The very first thing I want to say is this: While it is true that lithium batteries, commonly used in e-bikes today, can catch fire…it is VERY rare for them to do so, for several reasons.
I suggest you are more likely to be injured by a falling coconut than to have a lithium fire at home. However, battery electric hand tool batteries have burned down a number of homes and businesses, and even mobile phones and laptops are known to combust. So being alert and aware of any and all rechargeable batteries is advisable.
But, being a “worst case scenario worry wart” myself, and a guy who is often working on batteries, or evaluating bikes and batteries, I have given some thought to what can happen, and how to avoid letting it happen. I want you to handle e-bike batteries in a way that reduces risk to really tiny levels. And I want to repeat that while these steps are prudent and highly recommended, if you own an e-bike you have little to fear.
If, however, you are a bike mechanic, shop owner, or hobbyist that works on electric bikes you will be handling batteries that have problems, have been damaged, or have a history that you simply do not know. And in some cases, as shown by the recent fires caused by cheap lithium batteries installed in ‘hover boards’, new products from low cost producers can be risky.
Even lead acid batteries can be a fire risk. [even the one in your car]. The only fire I have had was when a wire dropped onto a lead acid battery, shorting it, becoming white hot and burning off the insulation, scaring me out of a years’ growth, and being ejected from the office onto the back deck in less than 10 seconds. [It also gave my wife a lifetime supply of snarky comments about the “big bad battery expert who set fire to a ‘safe’ battery in his office!” ]
Here are some rules to follow:
- Read the owners manual, any caution stickers, and follow their requirements for safe charging.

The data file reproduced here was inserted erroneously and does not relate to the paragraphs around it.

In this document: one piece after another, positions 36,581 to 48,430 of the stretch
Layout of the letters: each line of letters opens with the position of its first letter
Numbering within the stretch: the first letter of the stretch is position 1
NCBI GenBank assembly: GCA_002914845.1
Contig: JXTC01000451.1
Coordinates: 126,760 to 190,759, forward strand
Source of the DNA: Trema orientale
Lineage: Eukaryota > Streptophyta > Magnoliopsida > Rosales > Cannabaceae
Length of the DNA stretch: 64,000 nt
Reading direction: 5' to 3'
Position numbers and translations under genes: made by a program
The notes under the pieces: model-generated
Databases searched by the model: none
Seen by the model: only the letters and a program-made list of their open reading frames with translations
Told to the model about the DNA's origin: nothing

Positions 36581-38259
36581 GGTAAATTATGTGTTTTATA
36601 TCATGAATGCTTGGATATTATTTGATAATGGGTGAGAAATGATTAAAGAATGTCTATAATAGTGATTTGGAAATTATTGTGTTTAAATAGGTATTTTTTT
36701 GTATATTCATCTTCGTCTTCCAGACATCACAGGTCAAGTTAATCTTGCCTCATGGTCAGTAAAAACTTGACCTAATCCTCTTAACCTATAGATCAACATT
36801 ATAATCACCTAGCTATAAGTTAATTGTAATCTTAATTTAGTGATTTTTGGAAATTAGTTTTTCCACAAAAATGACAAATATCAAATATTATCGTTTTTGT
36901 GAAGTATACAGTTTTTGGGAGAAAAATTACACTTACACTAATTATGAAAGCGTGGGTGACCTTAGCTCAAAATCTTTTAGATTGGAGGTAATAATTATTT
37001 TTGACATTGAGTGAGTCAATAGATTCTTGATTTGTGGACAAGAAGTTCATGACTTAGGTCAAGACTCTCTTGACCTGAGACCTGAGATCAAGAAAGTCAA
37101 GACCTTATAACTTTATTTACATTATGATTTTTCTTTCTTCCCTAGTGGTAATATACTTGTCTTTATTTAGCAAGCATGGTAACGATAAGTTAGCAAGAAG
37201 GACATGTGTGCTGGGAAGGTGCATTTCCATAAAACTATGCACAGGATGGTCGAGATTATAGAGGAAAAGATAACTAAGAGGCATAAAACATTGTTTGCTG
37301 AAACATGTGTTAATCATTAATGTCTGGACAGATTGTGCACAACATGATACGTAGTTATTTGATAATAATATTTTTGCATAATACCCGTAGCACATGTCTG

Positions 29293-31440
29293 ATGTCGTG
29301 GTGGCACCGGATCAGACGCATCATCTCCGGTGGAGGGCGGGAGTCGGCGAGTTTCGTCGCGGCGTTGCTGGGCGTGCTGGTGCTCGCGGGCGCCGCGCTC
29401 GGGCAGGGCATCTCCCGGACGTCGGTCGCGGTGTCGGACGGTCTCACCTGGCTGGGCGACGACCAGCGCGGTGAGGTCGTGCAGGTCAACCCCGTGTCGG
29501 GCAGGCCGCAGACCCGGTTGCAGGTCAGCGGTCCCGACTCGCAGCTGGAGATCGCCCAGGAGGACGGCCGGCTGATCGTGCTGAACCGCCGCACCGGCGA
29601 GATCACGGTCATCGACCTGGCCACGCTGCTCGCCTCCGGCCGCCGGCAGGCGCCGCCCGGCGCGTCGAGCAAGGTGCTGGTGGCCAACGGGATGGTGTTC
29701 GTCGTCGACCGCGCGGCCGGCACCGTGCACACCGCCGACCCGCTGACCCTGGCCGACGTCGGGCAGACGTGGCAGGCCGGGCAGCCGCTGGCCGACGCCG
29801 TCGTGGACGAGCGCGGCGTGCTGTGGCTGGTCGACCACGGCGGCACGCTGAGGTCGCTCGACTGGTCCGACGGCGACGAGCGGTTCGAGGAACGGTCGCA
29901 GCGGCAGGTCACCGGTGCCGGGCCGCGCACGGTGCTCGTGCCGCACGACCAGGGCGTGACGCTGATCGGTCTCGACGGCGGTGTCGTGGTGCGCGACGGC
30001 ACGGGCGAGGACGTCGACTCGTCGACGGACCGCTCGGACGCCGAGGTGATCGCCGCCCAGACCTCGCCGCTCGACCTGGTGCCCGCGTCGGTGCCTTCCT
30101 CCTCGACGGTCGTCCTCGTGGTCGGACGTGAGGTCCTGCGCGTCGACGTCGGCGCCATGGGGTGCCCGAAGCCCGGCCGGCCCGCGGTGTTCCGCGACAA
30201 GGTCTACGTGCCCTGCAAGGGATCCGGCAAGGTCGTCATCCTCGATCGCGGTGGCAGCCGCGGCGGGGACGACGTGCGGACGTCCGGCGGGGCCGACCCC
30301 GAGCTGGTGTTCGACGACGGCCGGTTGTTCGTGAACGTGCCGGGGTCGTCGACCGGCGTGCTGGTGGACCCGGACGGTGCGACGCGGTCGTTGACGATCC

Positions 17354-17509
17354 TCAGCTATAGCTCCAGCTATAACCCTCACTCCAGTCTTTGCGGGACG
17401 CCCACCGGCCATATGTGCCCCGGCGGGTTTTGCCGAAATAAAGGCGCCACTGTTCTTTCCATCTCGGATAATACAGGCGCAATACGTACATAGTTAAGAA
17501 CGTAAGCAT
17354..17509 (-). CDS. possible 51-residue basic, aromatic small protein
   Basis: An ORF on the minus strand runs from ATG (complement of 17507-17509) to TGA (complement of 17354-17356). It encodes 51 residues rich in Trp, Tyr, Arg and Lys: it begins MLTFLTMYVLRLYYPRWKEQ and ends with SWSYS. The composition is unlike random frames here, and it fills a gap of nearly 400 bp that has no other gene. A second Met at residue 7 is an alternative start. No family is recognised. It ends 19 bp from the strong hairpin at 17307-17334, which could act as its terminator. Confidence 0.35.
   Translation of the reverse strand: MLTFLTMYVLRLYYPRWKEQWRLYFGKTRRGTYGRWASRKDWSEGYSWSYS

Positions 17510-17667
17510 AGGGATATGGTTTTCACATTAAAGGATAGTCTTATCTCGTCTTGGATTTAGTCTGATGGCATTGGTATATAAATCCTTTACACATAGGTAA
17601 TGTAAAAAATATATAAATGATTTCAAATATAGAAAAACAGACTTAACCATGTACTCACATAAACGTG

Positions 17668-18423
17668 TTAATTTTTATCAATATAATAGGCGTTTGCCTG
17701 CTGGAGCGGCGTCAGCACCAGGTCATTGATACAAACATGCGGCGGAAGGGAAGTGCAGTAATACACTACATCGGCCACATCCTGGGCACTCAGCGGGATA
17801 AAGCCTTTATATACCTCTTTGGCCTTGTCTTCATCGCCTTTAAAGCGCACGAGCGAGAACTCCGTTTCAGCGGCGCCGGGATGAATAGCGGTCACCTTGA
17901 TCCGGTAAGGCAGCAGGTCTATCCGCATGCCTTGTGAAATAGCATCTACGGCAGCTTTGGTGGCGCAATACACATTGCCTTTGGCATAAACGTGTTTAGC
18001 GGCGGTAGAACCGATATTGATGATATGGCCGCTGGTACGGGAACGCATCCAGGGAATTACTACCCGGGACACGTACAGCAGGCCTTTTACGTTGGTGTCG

- Only charge your e-bike batteries with the charger that was supplied originally with the bike or the battery. Create a process that includes clearly labeling chargers in your shop as to what goes with what. If you have chargers with the same connector, but for different bikes (not uncommon), hang a tag on those connectors that states what bike they are to be used with. Put a sticker on the charging port of the bike that tells you what charger to use.
- Charge only in a dry location. Rain, standing water, etc is bad for chargers.
- Educate your shop staff, customers and anyone who uses or borrows the bikes on the safety rules and…which charger goes with which bike.
- I like to use a timer. Mine was intended to control lights in the house, and I set it so that there is no power to the outlet during the night, and limits the length of time that the outlet is “on” to only 8 hours during the day time. This saves energy, saves me from moments of forgetfulness, and makes me look pretty professional to visitors.
- Look over the place where you charge your bikes or batteries. If there was a fire, what would be nearby to add to the fire, or spread it? Charging next to your car means charging next to 15 gallons of gasoline – much more dangerous than lithium. Battery fires are hot, hard to extinguish, and generate toxic fumes and smoke. You are not going to be able to smother the fire, or pick up the burning battery and take it outside. So, choose a place that should a fire occur, damage will be minimized. I charge my bike on it’s kickstand, in the clear area of the garage a couple of meters from the wooden workbench, and a couple of meters from the car.
- Install a smoke detector over your charging area.
- Have a fire extinguisher located at the spot where you are going to be standing when you discover a fire. For example, hanging next to the door from the house to the garage. Maybe a second one on the other side of the garage. Additionally, have a bucket that can be used to carry water to the fire – reasons explained below. Use a 5 lb. or larger ABC extinguisher, or a big CO2 extinguisher, or both.
- If you charge batteries off the bike, I suggest doing so on a metal rack that has wheels on the bottom (very inexpensive at hardware stores) with the battery(s), and chargers on the rack. In the event of smoke, bad smell, or fire, you can shove it out the door quickly. Locate it closest to a doorway that you can use to eject the battery easily, quickly and without coming in contact with the burning material or breathing the fumes. Consider how you would get a bike out the door. I have a boat hook that could be used to drag just about anything outside and it’s 2 meters long.
- In the event of a fire, evacuating the building is more important than fighting the fire. Calling the fire department is essential. Keeping yourself safe and not breathing the fumes is more important than saving property. Even if the fire is safely moved outside, call the emergency services, for these fires are tough to extinguish.
- If you can get the fire outside, onto a driveway or other pavement, then you can consider extinguishing it yourself. To extinguish a battery fire, review this video at the base of this article.
- Write me and tell me your story, should you ever have a fire. They are so rare that I try to compile case studies. ed@eCycleElectric.com